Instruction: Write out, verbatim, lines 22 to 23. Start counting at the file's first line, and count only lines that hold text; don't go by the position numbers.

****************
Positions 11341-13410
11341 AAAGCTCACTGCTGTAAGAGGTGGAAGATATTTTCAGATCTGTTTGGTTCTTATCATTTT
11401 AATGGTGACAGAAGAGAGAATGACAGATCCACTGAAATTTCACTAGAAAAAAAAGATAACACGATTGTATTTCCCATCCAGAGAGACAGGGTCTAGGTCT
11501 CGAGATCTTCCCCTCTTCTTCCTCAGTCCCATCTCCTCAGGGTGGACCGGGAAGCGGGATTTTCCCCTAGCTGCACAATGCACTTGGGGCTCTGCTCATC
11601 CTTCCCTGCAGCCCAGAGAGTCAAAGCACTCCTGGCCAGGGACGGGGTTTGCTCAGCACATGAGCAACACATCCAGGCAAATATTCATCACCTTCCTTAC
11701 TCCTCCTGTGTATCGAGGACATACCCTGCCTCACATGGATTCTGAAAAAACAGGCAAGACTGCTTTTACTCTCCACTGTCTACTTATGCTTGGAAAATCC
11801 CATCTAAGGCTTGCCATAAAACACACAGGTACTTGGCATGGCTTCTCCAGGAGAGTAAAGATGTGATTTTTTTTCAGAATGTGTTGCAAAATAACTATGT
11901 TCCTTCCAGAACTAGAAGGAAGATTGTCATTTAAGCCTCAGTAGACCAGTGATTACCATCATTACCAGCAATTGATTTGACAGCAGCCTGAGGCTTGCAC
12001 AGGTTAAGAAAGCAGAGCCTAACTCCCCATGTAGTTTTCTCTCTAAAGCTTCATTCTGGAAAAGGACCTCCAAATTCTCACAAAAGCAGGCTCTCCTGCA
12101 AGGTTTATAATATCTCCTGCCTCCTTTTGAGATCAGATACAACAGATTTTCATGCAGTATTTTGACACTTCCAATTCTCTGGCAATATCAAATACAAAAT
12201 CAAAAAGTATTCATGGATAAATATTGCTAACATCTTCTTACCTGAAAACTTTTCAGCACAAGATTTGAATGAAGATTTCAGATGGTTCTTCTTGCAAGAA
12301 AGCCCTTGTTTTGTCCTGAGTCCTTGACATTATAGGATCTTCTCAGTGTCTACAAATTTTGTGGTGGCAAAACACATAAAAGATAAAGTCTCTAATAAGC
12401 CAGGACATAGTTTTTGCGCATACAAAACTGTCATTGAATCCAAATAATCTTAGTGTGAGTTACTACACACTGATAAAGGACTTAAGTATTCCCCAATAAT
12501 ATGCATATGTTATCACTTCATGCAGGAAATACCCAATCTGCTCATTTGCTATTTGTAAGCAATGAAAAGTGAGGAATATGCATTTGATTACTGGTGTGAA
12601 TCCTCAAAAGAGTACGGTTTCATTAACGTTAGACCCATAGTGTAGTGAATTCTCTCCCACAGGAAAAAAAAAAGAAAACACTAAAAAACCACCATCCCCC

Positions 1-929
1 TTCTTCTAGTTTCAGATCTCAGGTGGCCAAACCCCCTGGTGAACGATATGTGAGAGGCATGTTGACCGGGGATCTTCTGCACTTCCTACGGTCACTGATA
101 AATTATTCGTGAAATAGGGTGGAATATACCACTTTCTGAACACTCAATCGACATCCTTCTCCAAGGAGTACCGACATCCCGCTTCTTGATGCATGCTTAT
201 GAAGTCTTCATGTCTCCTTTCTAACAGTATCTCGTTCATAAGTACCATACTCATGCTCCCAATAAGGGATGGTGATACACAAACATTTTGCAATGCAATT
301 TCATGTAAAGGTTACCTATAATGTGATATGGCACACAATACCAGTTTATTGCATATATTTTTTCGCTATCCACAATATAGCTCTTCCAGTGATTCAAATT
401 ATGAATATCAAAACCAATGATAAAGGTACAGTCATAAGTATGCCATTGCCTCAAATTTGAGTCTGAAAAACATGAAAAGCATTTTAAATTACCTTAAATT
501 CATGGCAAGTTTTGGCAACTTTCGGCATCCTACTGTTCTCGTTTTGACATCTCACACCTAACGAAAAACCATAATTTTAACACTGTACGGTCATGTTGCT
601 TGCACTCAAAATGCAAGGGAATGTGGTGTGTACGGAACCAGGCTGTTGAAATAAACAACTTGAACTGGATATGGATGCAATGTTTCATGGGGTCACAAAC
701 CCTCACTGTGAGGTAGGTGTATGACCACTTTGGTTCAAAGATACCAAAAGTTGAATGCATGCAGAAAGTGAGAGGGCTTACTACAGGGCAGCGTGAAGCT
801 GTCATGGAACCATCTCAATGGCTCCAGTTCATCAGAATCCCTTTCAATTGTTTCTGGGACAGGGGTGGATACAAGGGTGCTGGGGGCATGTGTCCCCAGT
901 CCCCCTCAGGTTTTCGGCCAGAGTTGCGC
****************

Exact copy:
501 CATGGCAAGTTTTGGCAACTTTCGGCATCCTACTGTTCTCGTTTTGACATCTCACACCTAACGAAAAACCATAATTTTAACACTGTACGGTCATGTTGCT
601 TGCACTCAAAATGCAAGGGAATGTGGTGTGTACGGAACCAGGCTGTTGAAATAAACAACTTGAACTGGATATGGATGCAATGTTTCATGGGGTCACAAAC